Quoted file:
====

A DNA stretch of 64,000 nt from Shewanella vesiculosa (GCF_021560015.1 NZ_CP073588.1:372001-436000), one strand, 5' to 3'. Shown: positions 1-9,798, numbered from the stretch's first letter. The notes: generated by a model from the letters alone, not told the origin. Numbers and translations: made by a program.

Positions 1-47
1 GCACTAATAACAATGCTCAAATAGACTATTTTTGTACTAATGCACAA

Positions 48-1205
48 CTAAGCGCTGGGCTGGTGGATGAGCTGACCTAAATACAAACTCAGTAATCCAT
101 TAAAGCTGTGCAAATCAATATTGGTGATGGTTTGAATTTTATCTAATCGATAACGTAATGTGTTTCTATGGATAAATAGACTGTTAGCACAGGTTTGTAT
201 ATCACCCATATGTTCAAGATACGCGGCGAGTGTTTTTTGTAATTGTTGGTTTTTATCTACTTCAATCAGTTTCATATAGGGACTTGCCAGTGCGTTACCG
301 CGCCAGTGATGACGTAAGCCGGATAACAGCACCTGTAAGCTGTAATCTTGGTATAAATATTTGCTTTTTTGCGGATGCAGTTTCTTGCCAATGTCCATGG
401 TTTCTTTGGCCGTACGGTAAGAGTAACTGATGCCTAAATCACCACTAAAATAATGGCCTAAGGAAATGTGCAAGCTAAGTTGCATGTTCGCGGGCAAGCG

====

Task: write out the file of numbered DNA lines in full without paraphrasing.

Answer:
A DNA stretch of 64,000 nt from Shewanella vesiculosa (GCF_021560015.1 NZ_CP073588.1:372001-436000), one strand, 5' to 3'. Shown: positions 1-9,798, numbered from the stretch's first letter. The notes: generated by a model from the letters alone, not told the origin. Numbers and translations: made by a program.

Positions 1-47
1 GCACTAATAACAATGCTCAAATAGACTATTTTTGTACTAATGCACAA

Positions 48-1205
48 CTAAGCGCTGGGCTGGTGGATGAGCTGACCTAAATACAAACTCAGTAATCCAT
101 TAAAGCTGTGCAAATCAATATTGGTGATGGTTTGAATTTTATCTAATCGATAACGTAATGTGTTTCTATGGATAAATAGACTGTTAGCACAGGTTTGTAT
201 ATCACCCATATGTTCAAGATACGCGGCGAGTGTTTTTTGTAATTGTTGGTTTTTATCTACTTCAATCAGTTTCATATAGGGACTTGCCAGTGCGTTACCG
301 CGCCAGTGATGACGTAAGCCGGATAACAGCACCTGTAAGCTGTAATCTTGGTATAAATATTTGCTTTTTTGCGGATGCAGTTTCTTGCCAATGTCCATGG
401 TTTCTTTGGCCGTACGGTAAGAGTAACTGATGCCTAAATCACCACTAAAATAATGGCCTAAGGAAATGTGCAAGCTAAGTTGCATGTTCGCGGGCAAGCG